President Trump has been impeached, again,
but it appears that his Senate trial will not take place until he has left
office in the ordinary course. That has caused some to question not only the
wisdom of a Senate trial, but also its legality. So, the question presented is
whether a trial in the Senate will be proper, and, if so, will it be in any way
It shouldn’t be surprising that eminent
legal scholars differ on this point.  The Constitution
doesn’t seem to answer the question directly. But although the issue is
challenging the best legal minds, your humble servant will take a stab at it,
hopefully without too much hubris.
What’s more, impeachment proceedings
against a person who has left office has historical precedent. In 1876, William
Belknap, President Grant’s notoriously corrupt Secretary of War, raced to the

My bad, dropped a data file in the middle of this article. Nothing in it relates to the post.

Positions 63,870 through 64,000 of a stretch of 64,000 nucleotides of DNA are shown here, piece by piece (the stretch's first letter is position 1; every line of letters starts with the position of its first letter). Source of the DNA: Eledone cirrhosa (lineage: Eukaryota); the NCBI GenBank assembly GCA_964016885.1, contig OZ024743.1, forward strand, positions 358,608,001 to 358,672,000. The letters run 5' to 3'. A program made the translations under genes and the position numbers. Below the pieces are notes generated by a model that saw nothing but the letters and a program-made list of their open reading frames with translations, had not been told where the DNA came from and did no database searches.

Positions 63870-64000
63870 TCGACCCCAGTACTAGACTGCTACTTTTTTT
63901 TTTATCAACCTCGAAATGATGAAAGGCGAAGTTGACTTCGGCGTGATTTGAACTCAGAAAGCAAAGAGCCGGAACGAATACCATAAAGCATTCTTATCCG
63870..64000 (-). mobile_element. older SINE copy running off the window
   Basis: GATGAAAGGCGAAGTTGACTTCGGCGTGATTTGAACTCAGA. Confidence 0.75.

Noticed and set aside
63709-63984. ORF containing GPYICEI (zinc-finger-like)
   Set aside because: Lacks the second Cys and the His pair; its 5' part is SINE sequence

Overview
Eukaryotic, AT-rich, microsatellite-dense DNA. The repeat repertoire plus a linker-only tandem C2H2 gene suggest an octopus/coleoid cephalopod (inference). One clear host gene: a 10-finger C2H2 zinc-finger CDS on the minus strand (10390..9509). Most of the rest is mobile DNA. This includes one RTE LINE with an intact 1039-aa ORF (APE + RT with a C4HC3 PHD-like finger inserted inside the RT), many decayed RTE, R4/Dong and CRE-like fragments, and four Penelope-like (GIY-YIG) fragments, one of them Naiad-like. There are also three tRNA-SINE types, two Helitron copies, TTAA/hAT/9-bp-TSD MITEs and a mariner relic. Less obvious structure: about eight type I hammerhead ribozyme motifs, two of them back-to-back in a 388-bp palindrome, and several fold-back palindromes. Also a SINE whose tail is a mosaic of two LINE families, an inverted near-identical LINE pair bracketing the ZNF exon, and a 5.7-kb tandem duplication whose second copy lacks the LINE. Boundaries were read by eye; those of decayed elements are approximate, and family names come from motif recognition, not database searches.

White House to hand Grant his resignation just minutes before the House of
Representatives was scheduled to vote on impeachment articles against him. The
House went ahead anyway, and, after the articles were sent over, so did the
Senate, which decided it retained jurisdiction over the matter. As it turned
out, the Senate didn’t convict him, but it wasn’t because Belknap had already
Now the immediate effect of conviction on
an impeachment is removal from office.  That seems
pointless at this juncture, that is, since the Senate isn’t going to try him
before Joe Biden takes office. But there is one other thing that can happen.
Trump can also be disqualified from holding any federal office in the future.
That’s not automatic. But if the Senate decides to go that route, it can, after
conviction, take a further vote on the question. And while conviction itself
requires a two-thirds supermajority, a judgment that Trump is disqualified from
holding further office would require only a simple majority.
So, there is a practical reason to go ahead with a Senate trial on Trump’s impeachment, and there doesn’t appear to be a prohibition against doing so. And inciting a mob to riot at the Capitol seems a sound reason to keep him away from governmental power in the future.